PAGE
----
Externally observable components of human actions carry only a tiny fraction of the information that matters. Human observers are vastly more interested in perceiving or inferring the mental states - the beliefs, desires and intentions - that lie behind the observable shell. If a person checks her watch, is she uncertain about the time, late for an appointment, or bored with the conversation? If a person shoots his friend on a hunting trip, did he intend revenge or just mistake his friend for a partridge? The mechanism people use to infer and reason about another person's states of mind is called a 'Theory of Mind' (ToM). One of the most striking discoveries of recent human cognitive neuroscience is that there is a group of brain regions in human cortex that selectively and specifically underlie this mechanism.
The lab studies these brain regions for Theory of Mind, as a case study in the deeper and broader question: how does the brain - an electrical and biological machine - construct abstract thoughts?
Theory of Mind is an especially exciting case study because:
(*) Thinking about other minds is the foundation for both personal relationships and societal institutions, and the human capacities to read and write fiction, to teach skills and pass knowledge down generations, and to make moral judgments, especially to forgive accidents. Deficits of social cognition, like Autism, can be more devastating to individuals and their families than the loss of a limb or a sense.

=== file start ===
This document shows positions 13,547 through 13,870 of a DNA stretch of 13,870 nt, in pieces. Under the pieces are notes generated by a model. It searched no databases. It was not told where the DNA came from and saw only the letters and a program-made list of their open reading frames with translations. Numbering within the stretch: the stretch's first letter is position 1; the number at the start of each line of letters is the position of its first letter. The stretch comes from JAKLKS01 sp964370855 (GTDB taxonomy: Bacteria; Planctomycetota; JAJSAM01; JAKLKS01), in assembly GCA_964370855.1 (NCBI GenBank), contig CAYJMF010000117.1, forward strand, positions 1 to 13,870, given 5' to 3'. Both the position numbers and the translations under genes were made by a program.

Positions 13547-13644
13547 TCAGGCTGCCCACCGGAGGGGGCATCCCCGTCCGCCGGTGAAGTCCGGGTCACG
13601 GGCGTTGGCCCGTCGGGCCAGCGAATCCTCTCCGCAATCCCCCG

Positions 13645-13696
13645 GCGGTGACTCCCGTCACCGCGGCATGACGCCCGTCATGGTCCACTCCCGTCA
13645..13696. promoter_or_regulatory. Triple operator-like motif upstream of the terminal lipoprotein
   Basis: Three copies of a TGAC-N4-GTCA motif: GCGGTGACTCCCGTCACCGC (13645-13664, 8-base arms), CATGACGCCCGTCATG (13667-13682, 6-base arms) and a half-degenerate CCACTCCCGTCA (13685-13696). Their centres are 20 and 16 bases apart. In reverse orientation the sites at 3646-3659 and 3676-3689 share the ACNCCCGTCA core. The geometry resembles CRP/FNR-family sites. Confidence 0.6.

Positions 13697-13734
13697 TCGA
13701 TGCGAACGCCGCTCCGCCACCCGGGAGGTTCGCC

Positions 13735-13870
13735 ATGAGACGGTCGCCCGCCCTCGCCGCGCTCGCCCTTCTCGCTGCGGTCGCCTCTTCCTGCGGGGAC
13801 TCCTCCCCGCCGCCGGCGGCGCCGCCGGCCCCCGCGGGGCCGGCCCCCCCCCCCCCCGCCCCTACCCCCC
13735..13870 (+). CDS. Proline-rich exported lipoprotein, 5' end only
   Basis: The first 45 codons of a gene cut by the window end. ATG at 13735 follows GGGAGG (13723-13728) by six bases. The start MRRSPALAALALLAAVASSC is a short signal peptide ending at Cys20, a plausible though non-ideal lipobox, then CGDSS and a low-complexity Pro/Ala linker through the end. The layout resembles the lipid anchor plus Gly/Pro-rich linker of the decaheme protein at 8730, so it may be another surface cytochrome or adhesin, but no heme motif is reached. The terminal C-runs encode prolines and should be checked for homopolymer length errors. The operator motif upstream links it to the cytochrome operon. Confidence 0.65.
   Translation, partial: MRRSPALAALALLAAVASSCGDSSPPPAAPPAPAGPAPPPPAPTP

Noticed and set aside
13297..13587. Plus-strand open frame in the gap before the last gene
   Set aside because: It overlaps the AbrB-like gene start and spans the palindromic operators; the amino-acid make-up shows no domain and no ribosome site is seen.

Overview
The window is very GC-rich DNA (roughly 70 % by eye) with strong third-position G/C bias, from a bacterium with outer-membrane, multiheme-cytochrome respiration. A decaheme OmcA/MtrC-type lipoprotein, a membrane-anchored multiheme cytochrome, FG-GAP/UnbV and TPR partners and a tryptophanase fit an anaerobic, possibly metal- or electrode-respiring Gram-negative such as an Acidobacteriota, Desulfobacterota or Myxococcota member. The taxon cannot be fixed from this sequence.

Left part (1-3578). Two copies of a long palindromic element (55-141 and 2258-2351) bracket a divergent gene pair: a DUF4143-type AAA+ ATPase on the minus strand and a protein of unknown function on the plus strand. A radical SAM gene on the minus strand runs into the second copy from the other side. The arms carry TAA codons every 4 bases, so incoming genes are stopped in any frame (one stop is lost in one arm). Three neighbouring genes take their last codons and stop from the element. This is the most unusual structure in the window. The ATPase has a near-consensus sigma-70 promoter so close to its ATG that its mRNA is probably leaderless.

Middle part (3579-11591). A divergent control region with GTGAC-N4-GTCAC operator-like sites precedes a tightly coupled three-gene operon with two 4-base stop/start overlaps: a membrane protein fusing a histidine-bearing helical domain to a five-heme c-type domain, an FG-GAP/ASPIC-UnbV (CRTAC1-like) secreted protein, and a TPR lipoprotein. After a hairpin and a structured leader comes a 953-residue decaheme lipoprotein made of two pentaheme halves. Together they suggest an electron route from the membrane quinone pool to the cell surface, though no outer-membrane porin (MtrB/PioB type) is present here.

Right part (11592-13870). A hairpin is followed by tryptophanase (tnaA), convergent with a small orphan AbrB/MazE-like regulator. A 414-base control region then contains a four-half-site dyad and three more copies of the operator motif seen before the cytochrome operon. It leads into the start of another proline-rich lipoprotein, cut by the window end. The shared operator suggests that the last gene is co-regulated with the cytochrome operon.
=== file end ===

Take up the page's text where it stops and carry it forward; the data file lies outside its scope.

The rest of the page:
(*) Theory of Mind is a perfect example of the essentially inductive nature of human thought. We don't just build up catalogues of perceptions. We go way beyond the "data" of experience, to infer complex, abstract, invisible causal mechanisms at work in the world.
(*) The brain regions involved in Theory of Mind are incredibly robust. We can find the same regions, in 90% of individual subjects, after just 20 minutes of scan time. Similarly reliable patterns of activation are routinely observed for perceptual mechanisms, like primary sensory and motor cortices, but rarely for dimensions of cognition as abstract and complex as Theory of Mind. The 'Theory of Mind' regions thus offer a rare window through the brain to the mind.
Work uses as many methods as we can get our hands on: especially functional magnetic resonance imaging (fMRI) in adults and children, but also transcranial magnetic stimulation (TMS), neuropsychological patient studies, and eye-tracking and behavioural methods with adults and infants. And while we mostly study social cognition, a few projects in the lab focus on other key examples of a neurally-localised uniquely human cognitive capacities: executive function, and language.